Cyrus L. Lundell was just out looking for gum. What he found was far more interesting.
The year was 1931. Thanks to Chicago’s Wrigley Company, the world had an enormous appetite for a new confection called chewing gum, made from the sticky sap of the tropical tree Manilkara chicle. The problem: the tree can only be tapped a limited number of times. Lundell, a biologist and pilot for the Mexican Exploitation Chicle Company, was flying around an uncharted area of southern Mexico in search of new chicle reserves when he noticed what looked like several small hills poking up out of the dense jungle. Flying closer, he realized that what had looked like a rocky peak on the highest of them was, in fact, dressed stone. It wasn’t a hill—but a massive pyramid. He reported his find (which he named Calakmul) to an archaeologist friend.
Later investigations at the site showed that Calakmul had been occupied for about 400 years, until roughly A.D. 900. A Mayan superpower whose dominion had extended as far as a hundred miles away, Calakmul had, at its peak, 50,000 inhabitants, who left behind ruins of 6,750 ancient structures.
But until it was rediscovered by Cyrus Lundell, Calakmul had been lost to the world for almost a thousand years. Its inhabitants gone, the jungle had reclaimed it. Everything was obscured by the rain forest except for the tallest 180-foot pyramid. Where once massive buildings lined noisy, crowded streets, there remained only silent, half-buried, vine-choked ruins.
The empty planet
We human beings are this planet’s most aggressive builders. We construct cities, highways, buildings, and machinery. Nearly 7 billion of us occupy this globe, and we’re always busy. We dam up rivers and tunnel through mountains, erect skyscrapers and stadiums, farm millions of square miles, and extract minerals from thousands of feet beneath the surface of the earth. We travel through the air, over and under water, and even into space, from which we can see our cities by the brilliance of their never-extinguished lights. The signs of our presence on this earth seem permanent and enduring.
Yet a time is coming when it will all be gone! When all the earth’s inhabitants will disappear, the great works of humankind will succumb like Calakmul, not to intentional destruction, but to neglect.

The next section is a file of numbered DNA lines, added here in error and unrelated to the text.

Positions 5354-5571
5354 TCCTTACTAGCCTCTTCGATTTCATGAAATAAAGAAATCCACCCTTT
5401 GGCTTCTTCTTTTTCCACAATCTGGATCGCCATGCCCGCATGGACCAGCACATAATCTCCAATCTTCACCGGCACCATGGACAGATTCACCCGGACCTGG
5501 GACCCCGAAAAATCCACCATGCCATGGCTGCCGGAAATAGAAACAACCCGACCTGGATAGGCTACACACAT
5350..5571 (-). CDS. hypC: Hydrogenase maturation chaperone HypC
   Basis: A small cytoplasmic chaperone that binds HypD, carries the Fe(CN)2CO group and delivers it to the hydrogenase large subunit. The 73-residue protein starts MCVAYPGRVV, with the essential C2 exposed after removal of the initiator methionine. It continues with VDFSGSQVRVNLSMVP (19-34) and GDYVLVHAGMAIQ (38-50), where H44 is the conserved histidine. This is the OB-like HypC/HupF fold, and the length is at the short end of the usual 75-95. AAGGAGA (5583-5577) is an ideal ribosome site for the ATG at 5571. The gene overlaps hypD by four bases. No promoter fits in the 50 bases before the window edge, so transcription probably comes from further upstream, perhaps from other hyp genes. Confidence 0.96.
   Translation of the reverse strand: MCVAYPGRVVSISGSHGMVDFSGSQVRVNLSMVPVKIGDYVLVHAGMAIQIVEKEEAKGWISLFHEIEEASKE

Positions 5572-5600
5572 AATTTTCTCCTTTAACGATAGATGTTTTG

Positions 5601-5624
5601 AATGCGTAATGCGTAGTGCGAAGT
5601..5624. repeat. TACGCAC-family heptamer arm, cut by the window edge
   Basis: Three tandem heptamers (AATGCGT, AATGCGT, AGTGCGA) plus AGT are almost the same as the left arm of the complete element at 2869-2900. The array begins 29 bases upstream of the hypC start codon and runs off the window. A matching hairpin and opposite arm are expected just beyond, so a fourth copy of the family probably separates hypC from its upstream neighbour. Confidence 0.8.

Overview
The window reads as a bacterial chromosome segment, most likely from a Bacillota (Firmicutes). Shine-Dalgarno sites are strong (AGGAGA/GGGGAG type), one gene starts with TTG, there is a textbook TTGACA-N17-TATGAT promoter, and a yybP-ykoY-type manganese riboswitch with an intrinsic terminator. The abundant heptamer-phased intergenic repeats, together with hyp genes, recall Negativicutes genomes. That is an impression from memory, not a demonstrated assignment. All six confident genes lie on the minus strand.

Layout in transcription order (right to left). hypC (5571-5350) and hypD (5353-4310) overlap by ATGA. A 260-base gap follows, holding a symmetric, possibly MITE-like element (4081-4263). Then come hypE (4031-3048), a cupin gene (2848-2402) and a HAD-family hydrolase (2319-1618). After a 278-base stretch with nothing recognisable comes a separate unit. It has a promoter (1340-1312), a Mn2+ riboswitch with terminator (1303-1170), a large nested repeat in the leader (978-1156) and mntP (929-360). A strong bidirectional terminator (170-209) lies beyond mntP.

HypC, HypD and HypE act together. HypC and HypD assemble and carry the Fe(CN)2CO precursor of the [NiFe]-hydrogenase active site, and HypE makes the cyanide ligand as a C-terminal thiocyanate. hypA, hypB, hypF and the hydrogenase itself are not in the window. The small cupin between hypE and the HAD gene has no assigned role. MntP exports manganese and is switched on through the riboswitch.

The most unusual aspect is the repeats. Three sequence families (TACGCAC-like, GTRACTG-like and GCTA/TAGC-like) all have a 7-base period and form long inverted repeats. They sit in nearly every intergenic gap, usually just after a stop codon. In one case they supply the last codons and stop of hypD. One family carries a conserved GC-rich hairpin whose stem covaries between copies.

This story begins with the return of Jesus Christ to this earth. Scripture promises that when Jesus comes back, “every eye will see him” (Revelation 1:7). And that will include some who had been dead, for Scripture says that when He appears, “the dead in Christ” (faithful believers who have passed to their rest) will come fully alive and ascend into heaven to meet Jesus. As for those of us who are still alive, we “will be caught up together with them in the clouds to meet the Lord in the air” (1 Thessalonians 4:16, 17).
Picture the scene: all around the globe graves will gape open. Jesus will reassemble the molecules of every believer who has ever lived, forming them into billions of living beings who, with the righteous living, will accompany Him to heaven.
On the other hand, those whom Christ has judged to be unworthy of a heavenly reward will be destroyed “by the splendor of his coming” (2 Thessalonians 2:8). The earth will be eerily quiet: no cars, no sirens, and no hustle and bustle in the streets. The ground will be littered with the corpses of the wicked, but there won’t be a living person on the planet!
According to Revelation, our world will continue to exist as a depopulated planet for the next 1,000 years. Students of prophecy call this period of time “the millennium,” from two Latin words, mille, meaning “one thousand,” and annum, meaning “year,” hence, 1,000 years. While the term millennium is not found in Scripture, the idea it describes very much is.
What earth will be like
The fate of a suddenly depopulated world is the subject of a History Channel television documentary called Life After People.1 The producers don’t say, as I do here, why people might disappear from planet Earth, but they do predict the fate of our human creations when we are no longer here to maintain them.
Some disasters will happen quickly. Without human operators, oil and gas refineries will catch fire, spawning massive fireballs. There will be no engineers at the controls of dams, so they will overflow and burst, sweeping away entire cities. Electrical power will go out and with it all automatic and computerized processes, such as the controlled atomic reactions in the cores of nuclear power plants. These will eventually malfunction, spewing deadly radiation. Tanks of toxic chemicals will burst open, fouling land and water.
Farm crops, bred to be cared for by human beings, will die out, leaving weeds and native plants to take over. Animals, both domestic and wild, that were once held in check by civilization, will overrun the land, feeding on whatever they can find. Cars, planes, and ships will rust away. Without firefighters, flammable suburban tracts will disappear in vast firestorms. Water will seep into the world's largest buildings through unmaintained roofs, eroding the steel frames. The tallest building in the world, the massive Burj Khalifa in Dubai, will eventually collapse and become a heap of steel and concrete. The roots of plants growing in the cracks of streets and buildings will tear apart even the thickest cement.